So KD is running a Facebook contest called "Battle Zone." ( http://www.facebook.com/kraftdinner ) The basic premise: There are 5 battles. People submit an entry and people vote on the entries. The entry with the most votes at the end of the battle is the "winner."
Here is what's awesome about this contest idea IMO:
1. Concept: The concept is fun and *should* appeal to a younger and older crowd. It asks customers to interact with their brand in unique ways and entering the contest is easy.
2. Facebook Design: It's very well designed. The graphics are high-quality and appealing. They have their own Facebook "app" and it's completely branded. All round, it's very solid.
3. YouTube: The "Battle Zone" YouTube videos are funny and snappy. They represent and explain the contest well. The "two guys" are on point throughout. Again, high quality. See their YouTube channel.
4. Battles: The battles themselves are relevent and pick up on popular viral campaigns. For example, "KD bombing" (photo bombing) and a caption contest. This *should* appeal a wide range of Facebook users.
5. TV: They have TV commercials to support their contest; yes, you heard me correct. TV commercials; that can't be cheap. While watching TV (in Canada anyway) you will likely see commercials that promote the contest with the two same guys as the YouTube vids. The commercials are short, funny, and snappy and tell you to "join the battle" on their Facebook page.
So with all these great things going on... why is this campaign failing?
There is one reason why I consider this contest an "epic fail" (as the yougins say these days). And that reason is: shockingly low participation rates! Let's look more closely at this.
Battle 1 - "KD Bombing" - The "winning" photo bomb had 258 votes (258!!!). The top three entries had a total of 619 votes between them (total!). (Okay, it's the first battle, things will improve, right?)
Battle 2 - "Get Gify With It" - The "winning" GIF 133 votes (less than battle 1, what??!!?). The top three entries had a total of 355 votes between them (oh man, half as many as battle #1, things are getting worse). Maybe people don't remember what animated GIFs are?
Battle 3 - "Caption Clash" - The "winning" caption had... wait for it.... 81 votes (yes, for real). (185 total votes between the top three entries). What is happeing here?
Battle 4 - "Make it Epic" - This is the current battle (at the time of writing this) and the first place leader entry has 142 votes thus far. I've been "watching" this contest for a couple of weeks now so it is likely that this battle will end shortly; with little hope of much more success.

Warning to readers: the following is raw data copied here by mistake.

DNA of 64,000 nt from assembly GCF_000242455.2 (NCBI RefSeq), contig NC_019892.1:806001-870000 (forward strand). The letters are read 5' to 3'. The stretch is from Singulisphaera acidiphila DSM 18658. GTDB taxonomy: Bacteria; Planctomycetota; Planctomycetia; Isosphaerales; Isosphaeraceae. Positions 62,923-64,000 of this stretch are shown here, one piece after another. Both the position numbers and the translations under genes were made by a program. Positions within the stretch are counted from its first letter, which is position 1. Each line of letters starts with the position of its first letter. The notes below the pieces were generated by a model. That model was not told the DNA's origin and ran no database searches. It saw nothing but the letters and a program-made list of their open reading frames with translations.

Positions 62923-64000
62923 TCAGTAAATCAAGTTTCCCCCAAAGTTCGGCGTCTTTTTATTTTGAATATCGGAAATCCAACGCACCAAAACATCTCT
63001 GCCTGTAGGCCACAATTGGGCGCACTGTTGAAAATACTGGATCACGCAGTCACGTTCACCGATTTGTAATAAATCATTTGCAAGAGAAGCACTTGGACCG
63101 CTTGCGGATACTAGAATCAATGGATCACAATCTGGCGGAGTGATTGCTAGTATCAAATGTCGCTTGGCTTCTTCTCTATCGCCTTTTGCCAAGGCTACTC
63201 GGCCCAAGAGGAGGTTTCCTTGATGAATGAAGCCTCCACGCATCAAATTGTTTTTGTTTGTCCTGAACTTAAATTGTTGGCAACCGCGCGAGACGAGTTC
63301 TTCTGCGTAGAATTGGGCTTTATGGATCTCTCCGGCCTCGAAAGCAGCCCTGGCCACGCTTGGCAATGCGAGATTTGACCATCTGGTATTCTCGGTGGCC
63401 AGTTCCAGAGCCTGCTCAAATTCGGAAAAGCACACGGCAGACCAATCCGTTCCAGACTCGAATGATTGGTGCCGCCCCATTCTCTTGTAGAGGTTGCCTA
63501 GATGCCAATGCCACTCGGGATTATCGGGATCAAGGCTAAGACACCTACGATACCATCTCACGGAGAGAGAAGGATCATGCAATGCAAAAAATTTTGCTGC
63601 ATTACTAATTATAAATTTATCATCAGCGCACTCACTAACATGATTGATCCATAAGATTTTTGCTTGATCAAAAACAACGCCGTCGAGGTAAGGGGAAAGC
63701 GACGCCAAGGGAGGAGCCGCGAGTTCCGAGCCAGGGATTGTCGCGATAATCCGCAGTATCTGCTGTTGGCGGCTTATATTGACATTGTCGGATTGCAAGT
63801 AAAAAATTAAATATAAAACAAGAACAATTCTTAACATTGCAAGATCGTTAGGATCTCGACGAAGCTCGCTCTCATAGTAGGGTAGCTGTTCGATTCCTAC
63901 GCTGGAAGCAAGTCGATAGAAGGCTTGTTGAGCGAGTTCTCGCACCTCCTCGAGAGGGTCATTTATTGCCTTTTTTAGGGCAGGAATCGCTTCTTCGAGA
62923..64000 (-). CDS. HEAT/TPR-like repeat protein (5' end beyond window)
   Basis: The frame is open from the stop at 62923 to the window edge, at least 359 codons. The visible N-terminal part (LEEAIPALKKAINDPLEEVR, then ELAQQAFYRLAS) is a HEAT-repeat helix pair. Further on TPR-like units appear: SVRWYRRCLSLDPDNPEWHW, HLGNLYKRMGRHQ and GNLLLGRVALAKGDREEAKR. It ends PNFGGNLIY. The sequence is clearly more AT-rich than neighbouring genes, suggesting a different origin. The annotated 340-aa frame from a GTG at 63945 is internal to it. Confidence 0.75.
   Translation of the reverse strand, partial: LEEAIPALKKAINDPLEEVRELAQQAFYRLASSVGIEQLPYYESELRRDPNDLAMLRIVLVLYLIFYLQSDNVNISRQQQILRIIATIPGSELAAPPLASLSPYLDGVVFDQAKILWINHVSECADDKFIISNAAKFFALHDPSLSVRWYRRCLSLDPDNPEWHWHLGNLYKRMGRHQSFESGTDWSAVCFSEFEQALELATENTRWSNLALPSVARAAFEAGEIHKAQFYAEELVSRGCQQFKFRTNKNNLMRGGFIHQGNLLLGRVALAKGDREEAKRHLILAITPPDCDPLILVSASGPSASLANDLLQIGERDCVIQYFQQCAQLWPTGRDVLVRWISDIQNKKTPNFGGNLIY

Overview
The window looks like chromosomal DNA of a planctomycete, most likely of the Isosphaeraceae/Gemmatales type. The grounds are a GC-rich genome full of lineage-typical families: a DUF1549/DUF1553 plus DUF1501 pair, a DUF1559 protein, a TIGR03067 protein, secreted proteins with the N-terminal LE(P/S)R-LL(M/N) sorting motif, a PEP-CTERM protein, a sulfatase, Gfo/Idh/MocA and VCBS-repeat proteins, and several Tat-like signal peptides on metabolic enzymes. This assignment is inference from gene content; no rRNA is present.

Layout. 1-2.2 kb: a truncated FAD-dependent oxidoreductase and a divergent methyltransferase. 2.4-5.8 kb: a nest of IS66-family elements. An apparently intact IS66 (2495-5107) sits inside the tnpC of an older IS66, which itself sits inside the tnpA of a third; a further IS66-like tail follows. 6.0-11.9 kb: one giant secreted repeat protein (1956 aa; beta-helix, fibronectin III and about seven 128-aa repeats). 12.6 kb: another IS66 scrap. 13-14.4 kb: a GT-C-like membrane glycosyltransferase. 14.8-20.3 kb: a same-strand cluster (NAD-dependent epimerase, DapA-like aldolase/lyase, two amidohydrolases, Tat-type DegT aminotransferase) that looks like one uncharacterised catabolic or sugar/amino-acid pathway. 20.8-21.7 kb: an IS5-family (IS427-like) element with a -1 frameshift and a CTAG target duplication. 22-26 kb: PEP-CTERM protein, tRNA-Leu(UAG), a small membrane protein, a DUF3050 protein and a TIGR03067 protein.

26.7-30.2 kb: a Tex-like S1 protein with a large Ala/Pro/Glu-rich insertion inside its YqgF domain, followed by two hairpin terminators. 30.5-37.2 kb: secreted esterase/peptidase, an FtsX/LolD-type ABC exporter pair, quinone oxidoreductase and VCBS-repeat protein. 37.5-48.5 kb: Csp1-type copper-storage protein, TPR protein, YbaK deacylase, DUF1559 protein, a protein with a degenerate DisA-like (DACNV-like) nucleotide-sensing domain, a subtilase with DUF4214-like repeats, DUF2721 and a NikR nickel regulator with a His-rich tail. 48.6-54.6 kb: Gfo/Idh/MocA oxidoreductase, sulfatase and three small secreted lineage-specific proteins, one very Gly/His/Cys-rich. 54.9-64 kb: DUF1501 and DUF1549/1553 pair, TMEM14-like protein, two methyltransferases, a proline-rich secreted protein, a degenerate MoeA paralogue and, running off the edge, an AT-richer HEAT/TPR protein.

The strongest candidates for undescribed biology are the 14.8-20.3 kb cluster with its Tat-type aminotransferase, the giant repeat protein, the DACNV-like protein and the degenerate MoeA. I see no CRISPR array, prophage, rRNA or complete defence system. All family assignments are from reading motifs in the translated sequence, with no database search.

Battle 5 " ???" - (coming soon....) I can't wait to see how they manage to fail, again, with battle 5.
This makes no sense...
Why are the low participation rates SHOCKINGLY LOW? The KD page has 257,998 "likes" (fans) (at time of writing this). You would think with an audience *this huge* this campaign would be doing better. You would think that if you had a facebook contest that was being supported through commercials on television (which has an audience of MILLIONS), it would be doing better.
What was their campaign goal?
Sure, we do not know KD's campaign goal. Was it to increase Facebook likes? Was it to introduce two new "faces" of their brand? Was it to test a new facebook app? While, we do not know their specific goal, we can certainly assume that when they pump *this much* money into a campaign (2 actors, videographers, video editors, app developers, marketing folk, tv commercial production costs, etc.etc.etc.etc.) they very likely expected it to be more successful (in terms of 'fan' participation and virility).
"Bragging Rights" WTF?
I searched high and low to find out what the prizes were for "winning" in the Battle Zone. I couldn't find the answer, so I asked....
Lame! Well, maybe we have our answer here. I think one reason this campaign is failing is because there are NO PRIZES. What kind of contest has no prize? Perhaps participation rates are so low because there is no incentive (besides 'for the fun of it') to participate? I mean, you're KD, you've just pumped thousands of dollars into this campaign, why not at least have a "year's supply of KD" (and give each winner 365 boxes of KD)? That would cost the company pretty much nothing compared to what they've already spent. Again, why have a contest with no prize?
As social media marketers, what can we learn from this "epic fail"?
How about, offer prizes when you run a contest (this seems like a no-brainer to most of us social media marketing people). I just can't believe such a social media failure from such a large brand. Who is their social media marketing manager? I need to get in there and replace that person because something is wrong here....
Are there other lessons to be learned here? Does anyone have any other ideas why this campaign is failing? I'd LOVE to hear your ideas and discuss this more...
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